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Mick Jagger Raps on SuperHeavy Album

Mick Jagger
Kevin Winter/Getty Images

"It was actually quite difficult," he says of his attempt to keep up with Damian Marley on the microphone.

Mick Jagger deviates from his Rolling Stones sound for his music with new group SuperHeavy, the band he formed with Joss Stone, Dave Stewart, Damian Marley, and A. R. Rahman.

He even tries rapping, he says in a new interview with the Associated Press.

STORY: Mick Jagger's New Group SuperHeavy Unveils Music

"I was just copying Damian. I do a little bit," Jagger says. "I went toasting, we call it, but it is the same thing [as rap]. Damian was doing this really good toasting, West Indian rapping, so I thought, "I could do that. It can't be that difficult." It actually was quite difficult. With a bit of practice, it is all right. It is a laugh."

The 12-track, self-titled album isn't a specific genre, he says.

"We were just making music and if we didn't like it, we wouldn't use it," Stewart tells the AP. "We just did it because we wanted to do an experiment, and that got developed and more and more developed until in the end, this record appeared."

STORY: Mick Jagger's SuperHeavy Supergroup to Drop Album in September

The night before they went into the recording studio, "I said to Dave… 'Is this really stupid?'" admits Jagger. "We always have songs going into projects. We make up songs when we are there. That is great, but we always have songs finished going in."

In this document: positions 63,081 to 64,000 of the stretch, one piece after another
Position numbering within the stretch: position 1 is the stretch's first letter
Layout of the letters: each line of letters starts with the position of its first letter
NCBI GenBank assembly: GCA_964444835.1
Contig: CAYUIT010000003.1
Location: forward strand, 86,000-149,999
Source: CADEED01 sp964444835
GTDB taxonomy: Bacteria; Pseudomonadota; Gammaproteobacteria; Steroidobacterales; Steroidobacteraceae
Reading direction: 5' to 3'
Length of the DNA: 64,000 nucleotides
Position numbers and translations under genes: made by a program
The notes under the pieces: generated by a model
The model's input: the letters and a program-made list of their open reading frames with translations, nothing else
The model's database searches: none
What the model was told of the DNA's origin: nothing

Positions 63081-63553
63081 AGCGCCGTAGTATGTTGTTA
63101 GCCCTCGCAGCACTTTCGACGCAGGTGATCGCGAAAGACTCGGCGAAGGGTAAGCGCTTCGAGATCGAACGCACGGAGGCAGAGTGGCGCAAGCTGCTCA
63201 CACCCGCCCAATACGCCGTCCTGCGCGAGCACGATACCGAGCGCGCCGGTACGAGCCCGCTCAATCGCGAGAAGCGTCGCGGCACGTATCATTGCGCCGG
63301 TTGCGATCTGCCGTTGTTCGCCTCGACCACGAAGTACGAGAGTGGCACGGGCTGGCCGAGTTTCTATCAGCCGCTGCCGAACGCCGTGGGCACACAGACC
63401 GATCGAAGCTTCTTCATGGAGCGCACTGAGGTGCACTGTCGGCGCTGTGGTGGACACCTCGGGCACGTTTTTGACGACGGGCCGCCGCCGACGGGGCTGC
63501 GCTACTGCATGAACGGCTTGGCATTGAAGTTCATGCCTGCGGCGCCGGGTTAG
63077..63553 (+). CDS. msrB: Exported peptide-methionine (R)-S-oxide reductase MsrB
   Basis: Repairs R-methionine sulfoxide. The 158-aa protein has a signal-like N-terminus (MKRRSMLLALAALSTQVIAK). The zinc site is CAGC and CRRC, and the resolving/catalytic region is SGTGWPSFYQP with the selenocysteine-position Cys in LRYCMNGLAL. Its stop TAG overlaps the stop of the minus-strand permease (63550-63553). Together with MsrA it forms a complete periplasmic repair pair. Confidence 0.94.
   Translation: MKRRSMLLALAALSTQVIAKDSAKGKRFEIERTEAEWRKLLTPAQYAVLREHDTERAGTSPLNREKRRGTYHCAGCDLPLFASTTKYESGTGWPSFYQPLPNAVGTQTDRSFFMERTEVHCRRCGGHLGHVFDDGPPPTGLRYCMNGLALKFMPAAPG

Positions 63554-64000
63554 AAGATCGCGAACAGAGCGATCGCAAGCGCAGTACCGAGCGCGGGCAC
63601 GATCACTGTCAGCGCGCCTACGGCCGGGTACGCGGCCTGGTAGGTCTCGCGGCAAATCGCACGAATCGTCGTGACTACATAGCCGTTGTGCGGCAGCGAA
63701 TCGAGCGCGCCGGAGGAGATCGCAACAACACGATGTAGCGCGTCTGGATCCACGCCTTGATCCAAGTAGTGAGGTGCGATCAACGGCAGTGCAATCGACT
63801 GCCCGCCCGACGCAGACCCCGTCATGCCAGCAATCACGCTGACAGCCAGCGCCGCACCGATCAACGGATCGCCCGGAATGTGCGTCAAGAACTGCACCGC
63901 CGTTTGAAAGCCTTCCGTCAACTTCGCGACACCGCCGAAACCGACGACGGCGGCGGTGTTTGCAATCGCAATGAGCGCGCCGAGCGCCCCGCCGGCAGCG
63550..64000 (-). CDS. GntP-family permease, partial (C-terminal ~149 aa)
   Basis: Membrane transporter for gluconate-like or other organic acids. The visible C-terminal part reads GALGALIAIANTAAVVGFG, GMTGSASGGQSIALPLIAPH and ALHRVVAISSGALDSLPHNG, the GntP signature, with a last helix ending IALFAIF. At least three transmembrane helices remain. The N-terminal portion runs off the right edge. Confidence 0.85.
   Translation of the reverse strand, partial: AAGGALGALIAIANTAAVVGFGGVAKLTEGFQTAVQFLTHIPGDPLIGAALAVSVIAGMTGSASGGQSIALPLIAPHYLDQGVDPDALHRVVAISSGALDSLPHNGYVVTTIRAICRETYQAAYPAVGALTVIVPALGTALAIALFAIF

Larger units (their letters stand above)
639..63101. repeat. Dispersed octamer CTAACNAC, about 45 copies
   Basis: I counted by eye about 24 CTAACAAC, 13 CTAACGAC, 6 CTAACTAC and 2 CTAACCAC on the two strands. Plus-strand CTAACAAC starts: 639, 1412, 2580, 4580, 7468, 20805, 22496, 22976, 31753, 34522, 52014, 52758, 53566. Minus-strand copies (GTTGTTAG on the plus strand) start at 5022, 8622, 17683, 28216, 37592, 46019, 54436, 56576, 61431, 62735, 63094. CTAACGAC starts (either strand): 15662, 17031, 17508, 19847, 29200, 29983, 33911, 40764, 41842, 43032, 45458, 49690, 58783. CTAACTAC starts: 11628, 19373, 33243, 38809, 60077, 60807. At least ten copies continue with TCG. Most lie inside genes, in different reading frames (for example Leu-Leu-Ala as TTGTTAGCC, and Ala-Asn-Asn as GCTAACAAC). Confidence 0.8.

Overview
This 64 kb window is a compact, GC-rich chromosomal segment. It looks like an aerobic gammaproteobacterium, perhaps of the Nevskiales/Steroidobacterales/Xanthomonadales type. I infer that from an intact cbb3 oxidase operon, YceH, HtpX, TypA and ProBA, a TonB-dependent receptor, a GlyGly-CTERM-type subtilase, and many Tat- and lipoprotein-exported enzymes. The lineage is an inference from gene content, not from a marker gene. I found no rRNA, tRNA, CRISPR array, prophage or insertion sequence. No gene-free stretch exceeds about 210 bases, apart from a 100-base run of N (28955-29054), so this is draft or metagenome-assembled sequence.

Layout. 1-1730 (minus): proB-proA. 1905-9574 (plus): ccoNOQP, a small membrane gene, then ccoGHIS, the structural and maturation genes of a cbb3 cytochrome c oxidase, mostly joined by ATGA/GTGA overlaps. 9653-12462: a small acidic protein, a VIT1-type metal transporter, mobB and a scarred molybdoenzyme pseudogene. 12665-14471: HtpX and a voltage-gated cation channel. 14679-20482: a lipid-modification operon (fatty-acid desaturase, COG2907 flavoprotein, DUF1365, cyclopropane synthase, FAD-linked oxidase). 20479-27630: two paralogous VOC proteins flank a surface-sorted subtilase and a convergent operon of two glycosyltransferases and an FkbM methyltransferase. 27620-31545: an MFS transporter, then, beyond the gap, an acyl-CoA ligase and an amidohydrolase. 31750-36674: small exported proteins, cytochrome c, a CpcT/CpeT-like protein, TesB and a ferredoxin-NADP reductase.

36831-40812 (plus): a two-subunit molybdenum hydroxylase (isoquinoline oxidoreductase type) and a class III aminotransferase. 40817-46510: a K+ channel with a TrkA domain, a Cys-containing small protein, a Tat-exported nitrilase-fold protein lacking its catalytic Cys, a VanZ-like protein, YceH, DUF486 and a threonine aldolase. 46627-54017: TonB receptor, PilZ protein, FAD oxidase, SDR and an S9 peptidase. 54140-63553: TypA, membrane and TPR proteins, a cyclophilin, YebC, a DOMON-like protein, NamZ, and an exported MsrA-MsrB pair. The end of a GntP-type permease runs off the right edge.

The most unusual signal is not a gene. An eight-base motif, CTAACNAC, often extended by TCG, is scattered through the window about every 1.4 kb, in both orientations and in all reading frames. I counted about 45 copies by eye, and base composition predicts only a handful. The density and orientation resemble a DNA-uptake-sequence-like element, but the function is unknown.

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"I said, 'We are going into this thing we have talked about for the last three months or whatever, and we don't have any finished songs.' Dave said, 'I know. It is really worrying," Jagger goes on. "But then Dave created this whole raison d'etre why we didn't have songs. The raison d'etre for why we didn't have songs was because if we had songs ... people would feel that it wasn't their project as much. People wouldn't participate and give as much, which is true. So we were all thrown in the deep end."

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But Jagger didn't have much to worry about.

"Every time you get into a room even with the same people, it is different because people come up with different things. It was a really interesting collaboration. To be honest it was easy. It was really easy because we got things straight away. You are very soon encouraged," he says.
 

Frank W. Ockenfels 3